I’ve heard Web site owners say: “The WCAG covered this.” “People 50 and older are just like everyone else.” “You’re not actually old until you’re 85 or so.”
Reality: The WCAG guidelines may not be sufficient to accommodate such conditions as the aging eye’s need for increased brightness and contrast.
As we age, it becomes much more likely that we will experience diminishment of one or more of our physical abilities: vision, hearing, or mobility. As reported by Lighthouse International, one out of every six Americans age 45 and over (17%, or 16.5 million people) reports vision impairment, even with corrective eyewear. Worldwide, 246 million people suffer from moderate to severe vision impairment. (This number excludes another 39 million who are actually blind.)
The major causes of vision impairment are cataracts, glaucoma, age-related macular degeneration (AMD), and diabetic retinopathy (DR). Although cataracts are commonly treated with surgery in the US, the other conditions are neither treatable nor reversible. According to Lighthouse research, the incidence of glaucoma, which is related to diabetes, is expected to increase by almost 50% by 2020.
Myth 4: We don’t get much business from the Web.
Reality: If your Web site is unusable, it certainly follows that you won’t get much business from it. And according to Jakob Nielsen, in his 2011 Alertbox, “How Long Do Users Stay on Web Pages?” you don’t have much time in which to win people over. “Users often leave Web pages in 10–20 seconds… The average page visit lasts a little less than a minute.”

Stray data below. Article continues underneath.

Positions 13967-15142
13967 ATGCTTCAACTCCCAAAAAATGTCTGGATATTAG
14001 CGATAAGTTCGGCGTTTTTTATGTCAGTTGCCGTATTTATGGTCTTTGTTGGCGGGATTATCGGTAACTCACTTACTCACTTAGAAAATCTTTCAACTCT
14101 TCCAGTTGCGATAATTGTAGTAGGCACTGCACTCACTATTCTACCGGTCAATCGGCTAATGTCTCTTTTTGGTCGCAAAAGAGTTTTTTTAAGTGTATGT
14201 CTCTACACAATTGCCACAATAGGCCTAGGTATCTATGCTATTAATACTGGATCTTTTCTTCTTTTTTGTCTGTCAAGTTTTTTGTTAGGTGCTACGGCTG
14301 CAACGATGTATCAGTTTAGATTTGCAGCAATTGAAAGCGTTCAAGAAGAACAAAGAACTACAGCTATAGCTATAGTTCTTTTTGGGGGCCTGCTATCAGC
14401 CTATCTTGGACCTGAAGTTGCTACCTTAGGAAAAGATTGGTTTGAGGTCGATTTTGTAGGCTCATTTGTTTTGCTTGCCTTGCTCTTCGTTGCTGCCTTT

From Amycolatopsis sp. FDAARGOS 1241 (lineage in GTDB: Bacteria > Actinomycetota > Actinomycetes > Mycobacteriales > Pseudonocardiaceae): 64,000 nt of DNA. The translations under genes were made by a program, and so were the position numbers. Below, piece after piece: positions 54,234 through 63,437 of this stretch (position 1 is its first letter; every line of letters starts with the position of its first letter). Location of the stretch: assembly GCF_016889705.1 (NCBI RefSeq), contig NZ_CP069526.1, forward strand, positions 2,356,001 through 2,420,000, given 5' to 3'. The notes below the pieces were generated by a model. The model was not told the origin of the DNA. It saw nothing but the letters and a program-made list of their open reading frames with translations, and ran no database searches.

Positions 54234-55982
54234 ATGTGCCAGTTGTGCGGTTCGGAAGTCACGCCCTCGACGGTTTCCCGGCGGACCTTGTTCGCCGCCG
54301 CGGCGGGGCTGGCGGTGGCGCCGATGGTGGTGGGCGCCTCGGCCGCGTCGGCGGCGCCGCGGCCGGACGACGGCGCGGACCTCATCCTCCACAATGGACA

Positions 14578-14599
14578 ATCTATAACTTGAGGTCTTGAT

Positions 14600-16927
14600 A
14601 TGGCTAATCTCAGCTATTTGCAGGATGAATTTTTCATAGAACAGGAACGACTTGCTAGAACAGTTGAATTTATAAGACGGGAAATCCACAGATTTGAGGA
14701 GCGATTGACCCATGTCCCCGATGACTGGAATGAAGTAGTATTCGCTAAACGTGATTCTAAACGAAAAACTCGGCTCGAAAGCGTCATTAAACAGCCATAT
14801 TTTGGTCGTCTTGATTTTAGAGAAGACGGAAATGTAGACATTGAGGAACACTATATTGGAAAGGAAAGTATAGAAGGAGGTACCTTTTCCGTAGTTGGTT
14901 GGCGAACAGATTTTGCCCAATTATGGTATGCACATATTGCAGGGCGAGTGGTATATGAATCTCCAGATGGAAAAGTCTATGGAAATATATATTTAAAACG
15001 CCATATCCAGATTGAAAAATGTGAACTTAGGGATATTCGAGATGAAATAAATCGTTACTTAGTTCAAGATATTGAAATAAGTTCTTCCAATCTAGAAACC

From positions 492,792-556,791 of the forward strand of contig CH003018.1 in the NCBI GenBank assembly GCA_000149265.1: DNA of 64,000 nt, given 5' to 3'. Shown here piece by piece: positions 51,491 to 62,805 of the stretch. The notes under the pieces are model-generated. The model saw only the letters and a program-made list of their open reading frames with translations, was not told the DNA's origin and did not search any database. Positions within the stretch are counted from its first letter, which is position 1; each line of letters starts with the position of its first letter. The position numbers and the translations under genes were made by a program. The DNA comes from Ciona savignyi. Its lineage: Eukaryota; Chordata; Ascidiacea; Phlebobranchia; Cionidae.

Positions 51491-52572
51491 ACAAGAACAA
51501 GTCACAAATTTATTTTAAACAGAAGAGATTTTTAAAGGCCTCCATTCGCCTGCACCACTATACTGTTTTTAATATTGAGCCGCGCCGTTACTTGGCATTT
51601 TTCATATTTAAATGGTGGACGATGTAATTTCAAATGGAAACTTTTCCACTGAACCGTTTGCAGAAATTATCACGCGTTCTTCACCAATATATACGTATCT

If you don’t have a reasonable Web presence, you’re failing to reach a lot of potential customers. Do you know how people find and choose providers in your domain? It is reasonable to assume that this differs across domains and demographics.
Myth 5: Except the oldest cohort, everybody is already Internet savvy.
Some Web site owners believe, “Moving forward, everyone will be a digital native, so we won’t need to bring them up to speed or cater to them.”
Reality: If nearly 60% of people 50 and over are already online, that means 40% aren’t. Squinting at the US census, this “40% not online” is close to 85 million people. Why would anyone want to ignore almost 85 million people?
Obstacles to the entire population being online include several deficiencies: a lack of money, not having high-speed Internet access, no training, and no ongoing support. Many people who are now in the workforce are not particularly computer literate—not having gained computer experience or competency either at school or in the workplace. Plus, there are the inevitable age-related changes that creep up on us and can make us seem less capable than we used to be.
Many of the computer user-interface design concerns that apply to an older population also apply to people with low vision, people with low literacy, and second-language learners. There are lots of individuals who will continue to need extra support. But who would argue that these populations should simply be left behind?